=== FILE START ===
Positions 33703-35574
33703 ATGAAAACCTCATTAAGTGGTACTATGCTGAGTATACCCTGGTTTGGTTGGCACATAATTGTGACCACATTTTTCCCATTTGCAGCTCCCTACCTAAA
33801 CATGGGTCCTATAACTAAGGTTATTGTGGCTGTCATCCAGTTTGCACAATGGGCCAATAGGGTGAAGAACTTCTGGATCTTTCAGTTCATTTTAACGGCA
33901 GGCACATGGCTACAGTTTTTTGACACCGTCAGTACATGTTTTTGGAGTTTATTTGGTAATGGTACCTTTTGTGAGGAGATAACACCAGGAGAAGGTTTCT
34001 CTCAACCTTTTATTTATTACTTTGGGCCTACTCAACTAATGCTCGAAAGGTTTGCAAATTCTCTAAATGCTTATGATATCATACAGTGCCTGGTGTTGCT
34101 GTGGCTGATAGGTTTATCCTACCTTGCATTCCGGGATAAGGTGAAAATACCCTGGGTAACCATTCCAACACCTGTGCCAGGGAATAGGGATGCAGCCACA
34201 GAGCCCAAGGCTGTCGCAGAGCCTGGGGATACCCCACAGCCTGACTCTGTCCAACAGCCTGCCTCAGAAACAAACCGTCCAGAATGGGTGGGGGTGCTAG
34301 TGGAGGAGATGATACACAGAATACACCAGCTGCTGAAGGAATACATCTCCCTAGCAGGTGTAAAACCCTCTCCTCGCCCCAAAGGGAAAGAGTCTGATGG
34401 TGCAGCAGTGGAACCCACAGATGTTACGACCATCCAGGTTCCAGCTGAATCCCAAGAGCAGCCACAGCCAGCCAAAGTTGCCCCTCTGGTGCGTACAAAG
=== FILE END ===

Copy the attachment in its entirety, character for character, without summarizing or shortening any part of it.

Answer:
Positions 33703-35574
33703 ATGAAAACCTCATTAAGTGGTACTATGCTGAGTATACCCTGGTTTGGTTGGCACATAATTGTGACCACATTTTTCCCATTTGCAGCTCCCTACCTAAA
33801 CATGGGTCCTATAACTAAGGTTATTGTGGCTGTCATCCAGTTTGCACAATGGGCCAATAGGGTGAAGAACTTCTGGATCTTTCAGTTCATTTTAACGGCA
33901 GGCACATGGCTACAGTTTTTTGACACCGTCAGTACATGTTTTTGGAGTTTATTTGGTAATGGTACCTTTTGTGAGGAGATAACACCAGGAGAAGGTTTCT
34001 CTCAACCTTTTATTTATTACTTTGGGCCTACTCAACTAATGCTCGAAAGGTTTGCAAATTCTCTAAATGCTTATGATATCATACAGTGCCTGGTGTTGCT
34101 GTGGCTGATAGGTTTATCCTACCTTGCATTCCGGGATAAGGTGAAAATACCCTGGGTAACCATTCCAACACCTGTGCCAGGGAATAGGGATGCAGCCACA
34201 GAGCCCAAGGCTGTCGCAGAGCCTGGGGATACCCCACAGCCTGACTCTGTCCAACAGCCTGCCTCAGAAACAAACCGTCCAGAATGGGTGGGGGTGCTAG
34301 TGGAGGAGATGATACACAGAATACACCAGCTGCTGAAGGAATACATCTCCCTAGCAGGTGTAAAACCCTCTCCTCGCCCCAAAGGGAAAGAGTCTGATGG
34401 TGCAGCAGTGGAACCCACAGATGTTACGACCATCCAGGTTCCAGCTGAATCCCAAGAGCAGCCACAGCCAGCCAAAGTTGCCCCTCTGGTGCGTACAAAG